A couple days ago I sat through a Matlab information session on Matlab's parallel tools. This session largely convinced me that Matlab's parallel tools are not worth using.
Basically, Matlab's simple parallel tools do not offer much benefit over conventional Matlab optimizations, and Matlab's advanced parallel tools are no easier to use than the tools in say, Python, or other simple parallelism solutions.
Matlab's simple parallel tools (parfor) offer some advantage over unoptimized code, but not much. Parfor parallelizes loop execution on a single machine. However, the matrix operators that underly even single threaded matlab execution are already parallelized through multithreaded implementations of BLAS. Therefore, most applications gain automatic single machine multiple core parallelism simply by vectorizing the code and expressing your operations in terms of matrix operators.
At an intermediate level, for embarrassingly parallel tasks, it is not difficult to script job submission, and to do some weak communication through the filesystem. If you are even a vaguely competent programmer, this far is more pleasant than forking over $20K of your grant money for the distributed computing toolbox, and then learning to use Matlab's distributing computing API.
Matlab's more advanced tools, such as distributed computing and CUDA interfaces, require additional training beyond typical Matlab use. I would argue that any programmer who has the ability to use open source equivalents would benefit form doing so. For an experienced programmer, using these features in matlab is no more difficult than using existing open source solutions. Furthermore, if you are using an open source framework, you never have to worry about the cost of licenses or that people will be unable to use your code because they cannot afford Matlab.
For me, the only benefit of Matlab is that more scientists seem to know it as their only programming language, and so it facilitates collaboration. The major (major major) downside of Matlab is that it is F*cking expensive, and so it effectively a elitist platform confined to large universities and corporations, and so coding publicly funded science in Matlab limits participation, and is in some sense unethical, in my opinion. But, to get back to the point, Matlab's adcanced parallel tools are new, and require additional training to learn how to use. This means that parallel code in Matlab can't be as readily shared within the scientific community, and also that existing open source solutions actually have an older and larger body of users. Thus, the two main advantage of Matlab is not present for its parallel toolboxes.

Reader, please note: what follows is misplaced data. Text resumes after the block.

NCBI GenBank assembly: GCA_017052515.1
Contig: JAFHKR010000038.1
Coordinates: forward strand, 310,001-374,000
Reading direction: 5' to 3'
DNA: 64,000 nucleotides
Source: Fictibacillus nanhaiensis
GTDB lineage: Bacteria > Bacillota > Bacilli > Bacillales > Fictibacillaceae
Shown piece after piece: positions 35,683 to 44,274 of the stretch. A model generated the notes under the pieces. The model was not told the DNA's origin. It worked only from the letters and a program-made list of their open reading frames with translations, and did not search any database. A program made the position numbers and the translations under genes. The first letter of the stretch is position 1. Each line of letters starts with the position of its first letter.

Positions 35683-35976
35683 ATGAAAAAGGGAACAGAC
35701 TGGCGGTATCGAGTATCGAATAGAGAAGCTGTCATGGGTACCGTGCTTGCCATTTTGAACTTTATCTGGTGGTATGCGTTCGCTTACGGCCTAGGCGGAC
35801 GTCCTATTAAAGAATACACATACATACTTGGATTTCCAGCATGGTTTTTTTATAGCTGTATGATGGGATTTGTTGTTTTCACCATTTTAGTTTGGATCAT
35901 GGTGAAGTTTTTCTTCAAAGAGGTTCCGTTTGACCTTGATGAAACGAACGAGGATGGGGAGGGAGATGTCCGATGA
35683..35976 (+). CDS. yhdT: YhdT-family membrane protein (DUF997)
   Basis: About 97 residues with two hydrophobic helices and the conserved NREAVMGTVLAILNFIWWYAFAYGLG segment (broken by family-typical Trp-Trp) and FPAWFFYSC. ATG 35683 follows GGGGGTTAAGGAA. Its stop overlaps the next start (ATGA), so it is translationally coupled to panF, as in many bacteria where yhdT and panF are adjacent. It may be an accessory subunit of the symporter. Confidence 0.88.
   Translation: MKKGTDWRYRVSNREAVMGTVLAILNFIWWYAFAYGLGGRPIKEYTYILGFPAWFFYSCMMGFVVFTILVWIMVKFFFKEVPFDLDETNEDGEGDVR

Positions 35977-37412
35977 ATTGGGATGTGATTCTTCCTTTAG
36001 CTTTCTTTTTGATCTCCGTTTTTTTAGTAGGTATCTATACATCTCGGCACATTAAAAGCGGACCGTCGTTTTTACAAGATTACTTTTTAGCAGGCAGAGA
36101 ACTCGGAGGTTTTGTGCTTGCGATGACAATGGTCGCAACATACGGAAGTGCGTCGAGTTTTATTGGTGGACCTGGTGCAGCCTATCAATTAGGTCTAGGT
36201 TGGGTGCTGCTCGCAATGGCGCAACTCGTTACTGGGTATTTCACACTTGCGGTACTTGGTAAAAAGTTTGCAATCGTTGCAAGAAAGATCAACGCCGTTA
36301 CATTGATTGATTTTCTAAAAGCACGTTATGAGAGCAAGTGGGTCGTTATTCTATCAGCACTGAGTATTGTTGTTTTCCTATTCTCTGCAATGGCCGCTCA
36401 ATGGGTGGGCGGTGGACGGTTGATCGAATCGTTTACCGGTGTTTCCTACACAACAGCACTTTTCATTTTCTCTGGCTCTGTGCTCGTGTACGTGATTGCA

Finally, having used PyCUDA, I believe that the Python bindings for GPU are actually more advanced than those in Matlab, and the greater expressiveness of the Python language makes working with CUDA kernels much less of a hassle. Python's numerical routines are on par with Matlab's in terms of speed, and the development branch of MatPlotLib is in some ways nicer than Matlab's plotting utilities.
I would argue that there is no longer any reason not to use Matlab over Python. Of course, I am biased. I learned to use Pylab before I learned to use Matlab. I believe that the Python language is as easily learned as Matlab. Both Matlab and Python have quirks that will allow you to shoot yourself in the foot in terrible ways, and I'm not sure either is strictly better in this regard. Their core numerical and plotting routines are comparable. The only advantage that Matlab has to offer is that more scientific code has already been written in Matlab for historical reasons. We can help to change this by favoring Pylab for developing new analysis code, and publishing out Python code to the wider scientific community. Andreas Klöckner sets an excellent example in this regard.
I should add that this is just my personal opinion, and that I have more experience using Python and CUDA, as well as scripting over clusters and using the filesystem for inter-process-communication, than I do with using Matlab's parallel tools. Therefore, I am naturally biased toward familiar, open, free, but perhaps slightly more time consuming, solutions.